Almost time to crack open the champagne. Almost time to think about New Year’s resolutions too.
But in our business lives, what should those resolutions be? Especially if your business is about knowledge or information, where your world is almost certain to change.
In this video, MoneyBeat asked three of the world’s leading business and management thinkers–as ranked by The Thinkers 50– what goals we ought to be targeting in the New Year.
All agreed that leaders need to prepare for a significant shift in the way they work and think.
Rita McGrath, associate professor of management at the Columbia Business School, and winner of the “strategy” award, said that ideas in strategy have focused for years on sustainable competitive advantage but they no longer work for many sectors of the economy. She said that organizations have a problem confronting this, and cited Kodak, which who had relied on “nostalgia as strategy.”
Nilofer Merchant, an author and winner of the “future thinker” award, put it another way: “ So, the size of your enterprise, the scale, your access to capital–all those things that gave you an edge to new entrants, no longer exists. That’s all extremely scary because that means that your job is no longer about managing the present but inventing the future…all the time.”
But it’s not all bad news, leaders can respond to these challenges. Ms. McGrath suggested: “The first challenge for leaders is to be willing to be open to the idea that your advantage might not last.”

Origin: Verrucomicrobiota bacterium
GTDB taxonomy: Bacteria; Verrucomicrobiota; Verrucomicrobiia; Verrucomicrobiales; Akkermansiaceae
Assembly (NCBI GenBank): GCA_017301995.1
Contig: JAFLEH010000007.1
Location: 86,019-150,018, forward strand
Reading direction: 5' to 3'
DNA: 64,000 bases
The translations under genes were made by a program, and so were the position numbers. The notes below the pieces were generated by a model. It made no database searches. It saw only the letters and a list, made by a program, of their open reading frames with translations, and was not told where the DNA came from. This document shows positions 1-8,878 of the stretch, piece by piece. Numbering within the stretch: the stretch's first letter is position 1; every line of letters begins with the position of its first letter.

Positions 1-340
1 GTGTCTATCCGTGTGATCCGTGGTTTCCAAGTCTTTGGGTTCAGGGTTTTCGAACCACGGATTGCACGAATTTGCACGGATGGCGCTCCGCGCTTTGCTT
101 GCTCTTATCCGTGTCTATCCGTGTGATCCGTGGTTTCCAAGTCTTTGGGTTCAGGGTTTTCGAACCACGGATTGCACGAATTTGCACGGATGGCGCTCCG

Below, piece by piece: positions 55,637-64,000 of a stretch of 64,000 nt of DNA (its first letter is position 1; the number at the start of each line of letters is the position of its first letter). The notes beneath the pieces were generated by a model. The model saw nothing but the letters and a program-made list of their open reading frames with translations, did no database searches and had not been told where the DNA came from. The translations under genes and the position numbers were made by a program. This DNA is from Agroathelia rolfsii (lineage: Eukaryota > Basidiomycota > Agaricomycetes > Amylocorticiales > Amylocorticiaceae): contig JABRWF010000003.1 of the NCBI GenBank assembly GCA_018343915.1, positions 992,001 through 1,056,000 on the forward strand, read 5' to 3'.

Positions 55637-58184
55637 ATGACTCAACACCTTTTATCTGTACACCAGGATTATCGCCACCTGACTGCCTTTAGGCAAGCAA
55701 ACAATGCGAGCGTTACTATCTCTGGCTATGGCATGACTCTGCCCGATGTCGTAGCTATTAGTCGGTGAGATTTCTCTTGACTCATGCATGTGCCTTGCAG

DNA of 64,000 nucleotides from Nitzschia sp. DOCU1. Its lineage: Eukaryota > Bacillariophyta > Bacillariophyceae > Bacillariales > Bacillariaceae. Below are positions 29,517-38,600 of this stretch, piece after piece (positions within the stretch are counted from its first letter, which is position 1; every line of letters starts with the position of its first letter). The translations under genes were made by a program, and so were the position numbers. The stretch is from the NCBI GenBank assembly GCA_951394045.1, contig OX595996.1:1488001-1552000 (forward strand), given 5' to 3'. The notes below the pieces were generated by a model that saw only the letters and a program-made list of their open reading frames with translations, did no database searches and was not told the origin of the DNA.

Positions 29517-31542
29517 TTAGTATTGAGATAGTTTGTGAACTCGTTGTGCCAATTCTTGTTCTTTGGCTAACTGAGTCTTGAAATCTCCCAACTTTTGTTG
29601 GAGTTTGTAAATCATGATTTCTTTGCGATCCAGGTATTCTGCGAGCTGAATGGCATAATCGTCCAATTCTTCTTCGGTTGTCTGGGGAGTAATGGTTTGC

She also suggested that bosses must embrace the new: “You need to have a very firm grip on your firm’s portfolio and on your resource allocation process because if you let powerful business leaders control your resources you’ll never fund new things.”
Asked if firms should be hiring more women, Herminia Ibarra, professor of organizational behavior at Insead and winner of the “leadership” award, said that at the entry level, women are already hired at an equal rate to their male counterparts in many sectors. However, training and investment in women happens in the early years but not afterwards. Consequently, women drop out in their droves by the time they reach middle management and are non-existent at the top level: “What I would suggest is to focus on retaining them and promoting them.”
And if you think it’s too late to become a top management thought-leader, think again.
When Harvard Business School’s Clayton Christensen was announced as the top thinker in the ranking, he recounted that he was age 40 with five children when he embarked on his doctorate.
He attributed his successful career down to having to explain to his 12 year-old son what he was doing at university each day.